Cast Blog: #TOPCHEF

A Difference of Opinion

Eric Ripert makes the case for sending a different chef home.

Full transcript after the jump

Hello I am Eric Ripert chef of Le Bernardin commenting on Episode 9 of Top Chef in New York City, the Season of All – Stars.

So the Quickfire we have to make the fondue, which is actually reminding me a lot of ski vacations, a little bit like Fabio when he was going in Northern Italy.

In France we have two types of fondue, or in Switzerland as well. One is called "the cheese fondue," made with cheese, obviously, and you dip your bread in it. So then one is "the fondue bourguignon," where you have a pot of very hot oil, and you cook your meat in it, and you have different sauce.

So I grew up with those types of fondues. And this seems to be less psychedelic than the '70s in America in terms of spirit. However, fondues are fun to entertain, and I think it's a good Quickfire for them to have. And the fact that they're judging themselves, I find that also very constructive and interesting to watch.

So Dale went with the idea of the Pho, which is actually kind of a cousin of the bourguignon version, the French version. Instead of using oil, he's using the broth, and obviously he has garnish in it and so on. It's going to taste good, we know that, and not surprisingly, he wins the challenge.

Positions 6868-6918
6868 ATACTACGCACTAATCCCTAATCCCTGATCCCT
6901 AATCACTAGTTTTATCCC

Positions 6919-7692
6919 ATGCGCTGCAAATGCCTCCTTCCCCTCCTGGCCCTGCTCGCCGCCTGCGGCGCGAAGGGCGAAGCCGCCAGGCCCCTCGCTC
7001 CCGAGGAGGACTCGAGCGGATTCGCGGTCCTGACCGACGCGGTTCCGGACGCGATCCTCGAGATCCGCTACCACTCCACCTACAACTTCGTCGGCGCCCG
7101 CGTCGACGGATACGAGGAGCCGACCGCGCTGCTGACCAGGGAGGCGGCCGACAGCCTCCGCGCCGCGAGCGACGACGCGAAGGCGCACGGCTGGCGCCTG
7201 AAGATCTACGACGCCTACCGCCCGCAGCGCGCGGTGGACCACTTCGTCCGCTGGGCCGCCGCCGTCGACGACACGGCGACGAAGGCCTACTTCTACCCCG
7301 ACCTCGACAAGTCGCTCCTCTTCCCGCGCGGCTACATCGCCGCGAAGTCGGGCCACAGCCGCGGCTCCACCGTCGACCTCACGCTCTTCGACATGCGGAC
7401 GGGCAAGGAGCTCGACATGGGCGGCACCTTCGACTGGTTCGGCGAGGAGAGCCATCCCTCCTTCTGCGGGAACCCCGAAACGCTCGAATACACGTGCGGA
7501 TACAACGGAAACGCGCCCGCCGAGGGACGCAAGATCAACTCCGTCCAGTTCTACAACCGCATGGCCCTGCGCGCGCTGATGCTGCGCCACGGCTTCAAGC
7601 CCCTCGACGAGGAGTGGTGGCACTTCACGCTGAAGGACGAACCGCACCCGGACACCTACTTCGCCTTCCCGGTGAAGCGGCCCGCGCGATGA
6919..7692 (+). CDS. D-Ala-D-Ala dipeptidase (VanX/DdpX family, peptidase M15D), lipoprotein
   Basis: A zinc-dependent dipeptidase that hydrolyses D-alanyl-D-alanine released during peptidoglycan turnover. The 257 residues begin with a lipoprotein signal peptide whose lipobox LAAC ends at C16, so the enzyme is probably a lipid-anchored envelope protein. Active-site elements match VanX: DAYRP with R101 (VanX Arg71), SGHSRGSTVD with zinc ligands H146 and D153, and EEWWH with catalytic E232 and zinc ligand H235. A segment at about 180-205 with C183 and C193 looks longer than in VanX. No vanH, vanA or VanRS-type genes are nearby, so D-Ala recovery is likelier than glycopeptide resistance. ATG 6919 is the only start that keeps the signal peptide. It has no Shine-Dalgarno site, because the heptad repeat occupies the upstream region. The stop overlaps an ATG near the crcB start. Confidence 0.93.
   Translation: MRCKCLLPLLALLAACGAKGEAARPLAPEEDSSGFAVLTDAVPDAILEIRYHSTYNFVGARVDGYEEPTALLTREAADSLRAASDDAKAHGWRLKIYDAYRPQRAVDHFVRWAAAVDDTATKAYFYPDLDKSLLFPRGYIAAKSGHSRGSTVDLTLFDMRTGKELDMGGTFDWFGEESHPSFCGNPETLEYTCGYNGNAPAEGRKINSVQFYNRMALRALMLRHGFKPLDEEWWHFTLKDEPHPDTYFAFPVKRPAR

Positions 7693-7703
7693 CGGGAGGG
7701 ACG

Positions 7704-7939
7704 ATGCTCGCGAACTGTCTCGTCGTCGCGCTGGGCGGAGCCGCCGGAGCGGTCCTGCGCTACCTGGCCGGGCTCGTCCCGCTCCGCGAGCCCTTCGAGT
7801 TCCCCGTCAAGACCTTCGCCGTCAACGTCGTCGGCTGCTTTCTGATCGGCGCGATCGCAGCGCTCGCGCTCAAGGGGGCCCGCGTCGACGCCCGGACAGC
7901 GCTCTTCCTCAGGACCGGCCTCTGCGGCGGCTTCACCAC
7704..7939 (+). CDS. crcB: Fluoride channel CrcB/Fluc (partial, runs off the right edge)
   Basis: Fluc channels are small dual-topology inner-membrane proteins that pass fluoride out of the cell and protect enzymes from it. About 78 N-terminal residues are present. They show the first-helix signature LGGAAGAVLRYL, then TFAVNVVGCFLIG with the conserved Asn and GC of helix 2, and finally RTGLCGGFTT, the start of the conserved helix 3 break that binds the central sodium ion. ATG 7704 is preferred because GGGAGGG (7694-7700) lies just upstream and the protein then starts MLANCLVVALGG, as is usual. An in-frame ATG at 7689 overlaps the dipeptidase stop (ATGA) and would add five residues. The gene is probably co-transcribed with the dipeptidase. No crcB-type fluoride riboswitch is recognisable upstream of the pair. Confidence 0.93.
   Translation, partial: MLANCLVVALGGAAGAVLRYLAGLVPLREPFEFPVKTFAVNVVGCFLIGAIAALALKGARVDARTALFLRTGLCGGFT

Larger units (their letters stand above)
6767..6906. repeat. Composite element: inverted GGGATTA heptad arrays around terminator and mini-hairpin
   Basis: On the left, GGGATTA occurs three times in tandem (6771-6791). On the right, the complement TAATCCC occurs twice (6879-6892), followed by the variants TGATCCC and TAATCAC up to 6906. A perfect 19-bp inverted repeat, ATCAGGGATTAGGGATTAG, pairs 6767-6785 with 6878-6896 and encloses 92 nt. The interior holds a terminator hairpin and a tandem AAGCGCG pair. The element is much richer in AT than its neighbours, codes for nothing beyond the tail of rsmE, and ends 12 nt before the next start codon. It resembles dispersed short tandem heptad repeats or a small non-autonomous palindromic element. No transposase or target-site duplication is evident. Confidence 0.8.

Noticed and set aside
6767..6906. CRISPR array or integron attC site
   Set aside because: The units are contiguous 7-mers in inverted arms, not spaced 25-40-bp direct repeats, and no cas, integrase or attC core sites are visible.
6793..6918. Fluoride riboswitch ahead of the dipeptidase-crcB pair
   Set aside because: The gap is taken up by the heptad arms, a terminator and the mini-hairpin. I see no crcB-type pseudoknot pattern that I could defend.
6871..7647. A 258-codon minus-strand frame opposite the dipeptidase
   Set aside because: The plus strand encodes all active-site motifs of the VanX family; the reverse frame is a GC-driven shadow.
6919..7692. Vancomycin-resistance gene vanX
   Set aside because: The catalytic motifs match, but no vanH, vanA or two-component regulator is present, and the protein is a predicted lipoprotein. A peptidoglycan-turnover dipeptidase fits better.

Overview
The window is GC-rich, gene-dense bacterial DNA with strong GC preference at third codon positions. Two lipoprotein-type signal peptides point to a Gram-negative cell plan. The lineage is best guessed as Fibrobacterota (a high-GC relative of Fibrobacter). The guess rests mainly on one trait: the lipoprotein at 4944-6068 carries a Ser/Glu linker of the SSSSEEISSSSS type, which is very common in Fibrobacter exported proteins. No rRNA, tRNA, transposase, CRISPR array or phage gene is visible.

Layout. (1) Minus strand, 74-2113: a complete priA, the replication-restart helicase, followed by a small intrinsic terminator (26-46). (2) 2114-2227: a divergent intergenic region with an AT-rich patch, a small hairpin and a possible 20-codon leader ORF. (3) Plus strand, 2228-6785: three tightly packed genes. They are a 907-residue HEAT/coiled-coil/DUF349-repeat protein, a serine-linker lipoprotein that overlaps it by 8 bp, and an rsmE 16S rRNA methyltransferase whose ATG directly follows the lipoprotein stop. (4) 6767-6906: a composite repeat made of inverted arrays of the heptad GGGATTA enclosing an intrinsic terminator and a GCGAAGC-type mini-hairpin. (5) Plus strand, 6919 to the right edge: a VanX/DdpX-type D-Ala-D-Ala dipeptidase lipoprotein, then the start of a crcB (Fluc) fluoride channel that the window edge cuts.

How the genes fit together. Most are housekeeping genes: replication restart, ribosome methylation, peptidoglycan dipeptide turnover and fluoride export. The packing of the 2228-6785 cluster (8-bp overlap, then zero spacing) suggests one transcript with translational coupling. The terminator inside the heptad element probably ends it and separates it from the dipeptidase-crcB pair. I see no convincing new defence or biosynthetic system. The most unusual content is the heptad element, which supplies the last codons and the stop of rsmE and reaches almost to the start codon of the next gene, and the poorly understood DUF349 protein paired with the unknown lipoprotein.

Maybe he over-thought a little bit the fondue concept. But I like the idea, and I thought it was fun to watch, and it looked like it's pretty good actually. So it may have been one of the contenders as well.

Richard is believing the conspiracy theory and he thinks that maybe some of the contestants are sabotaging each other to make sure they eliminate the strong one, and so I don't think with that group it's happening. I think, you know, it's the All-Star season, they are aware of that, and they focus on their craft. They are actually becoming friends through the show it looks like, and they seem to have a lot of respect to each other, to last so long in that season, despite the difficulty of the challenges. So I wouldn't believe in that theory of conspiracy, no.